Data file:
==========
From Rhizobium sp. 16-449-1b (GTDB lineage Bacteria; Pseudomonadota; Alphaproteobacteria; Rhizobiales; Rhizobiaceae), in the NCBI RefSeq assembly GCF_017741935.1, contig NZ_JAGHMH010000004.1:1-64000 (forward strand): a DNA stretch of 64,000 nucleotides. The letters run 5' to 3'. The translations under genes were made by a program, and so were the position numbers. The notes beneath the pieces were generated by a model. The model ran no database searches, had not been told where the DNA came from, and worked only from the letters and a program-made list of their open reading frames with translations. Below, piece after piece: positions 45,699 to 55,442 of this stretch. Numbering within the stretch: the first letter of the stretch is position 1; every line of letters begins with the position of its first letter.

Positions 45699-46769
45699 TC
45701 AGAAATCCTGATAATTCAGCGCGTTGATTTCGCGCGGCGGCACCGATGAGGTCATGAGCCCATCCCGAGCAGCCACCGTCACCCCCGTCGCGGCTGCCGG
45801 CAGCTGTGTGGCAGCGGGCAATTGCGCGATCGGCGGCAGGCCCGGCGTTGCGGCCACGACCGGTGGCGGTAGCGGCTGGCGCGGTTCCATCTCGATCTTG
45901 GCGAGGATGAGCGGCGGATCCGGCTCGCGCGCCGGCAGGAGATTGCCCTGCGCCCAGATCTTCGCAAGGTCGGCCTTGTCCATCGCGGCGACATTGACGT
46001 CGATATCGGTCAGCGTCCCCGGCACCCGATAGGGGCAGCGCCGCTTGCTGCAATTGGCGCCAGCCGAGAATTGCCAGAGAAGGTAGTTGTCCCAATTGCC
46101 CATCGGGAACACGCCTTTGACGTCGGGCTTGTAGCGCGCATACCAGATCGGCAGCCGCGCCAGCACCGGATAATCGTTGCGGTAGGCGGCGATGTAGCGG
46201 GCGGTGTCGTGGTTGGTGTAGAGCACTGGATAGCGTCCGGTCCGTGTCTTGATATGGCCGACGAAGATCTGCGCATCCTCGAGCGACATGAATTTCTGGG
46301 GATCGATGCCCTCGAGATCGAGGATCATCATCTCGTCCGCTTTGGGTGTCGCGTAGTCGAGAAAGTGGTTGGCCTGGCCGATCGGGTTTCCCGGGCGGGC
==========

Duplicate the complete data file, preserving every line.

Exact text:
From Rhizobium sp. 16-449-1b (GTDB lineage Bacteria; Pseudomonadota; Alphaproteobacteria; Rhizobiales; Rhizobiaceae), in the NCBI RefSeq assembly GCF_017741935.1, contig NZ_JAGHMH010000004.1:1-64000 (forward strand): a DNA stretch of 64,000 nucleotides. The letters run 5' to 3'. The translations under genes were made by a program, and so were the position numbers. The notes beneath the pieces were generated by a model. The model ran no database searches, had not been told where the DNA came from, and worked only from the letters and a program-made list of their open reading frames with translations. Below, piece after piece: positions 45,699 to 55,442 of this stretch. Numbering within the stretch: the first letter of the stretch is position 1; every line of letters begins with the position of its first letter.

Positions 45699-46769
45699 TC
45701 AGAAATCCTGATAATTCAGCGCGTTGATTTCGCGCGGCGGCACCGATGAGGTCATGAGCCCATCCCGAGCAGCCACCGTCACCCCCGTCGCGGCTGCCGG
45801 CAGCTGTGTGGCAGCGGGCAATTGCGCGATCGGCGGCAGGCCCGGCGTTGCGGCCACGACCGGTGGCGGTAGCGGCTGGCGCGGTTCCATCTCGATCTTG
45901 GCGAGGATGAGCGGCGGATCCGGCTCGCGCGCCGGCAGGAGATTGCCCTGCGCCCAGATCTTCGCAAGGTCGGCCTTGTCCATCGCGGCGACATTGACGT
46001 CGATATCGGTCAGCGTCCCCGGCACCCGATAGGGGCAGCGCCGCTTGCTGCAATTGGCGCCAGCCGAGAATTGCCAGAGAAGGTAGTTGTCCCAATTGCC
46101 CATCGGGAACACGCCTTTGACGTCGGGCTTGTAGCGCGCATACCAGATCGGCAGCCGCGCCAGCACCGGATAATCGTTGCGGTAGGCGGCGATGTAGCGG
46201 GCGGTGTCGTGGTTGGTGTAGAGCACTGGATAGCGTCCGGTCCGTGTCTTGATATGGCCGACGAAGATCTGCGCATCCTCGAGCGACATGAATTTCTGGG
46301 GATCGATGCCCTCGAGATCGAGGATCATCATCTCGTCCGCTTTGGGTGTCGCGTAGTCGAGAAAGTGGTTGGCCTGGCCGATCGGGTTTCCCGGGCGGGC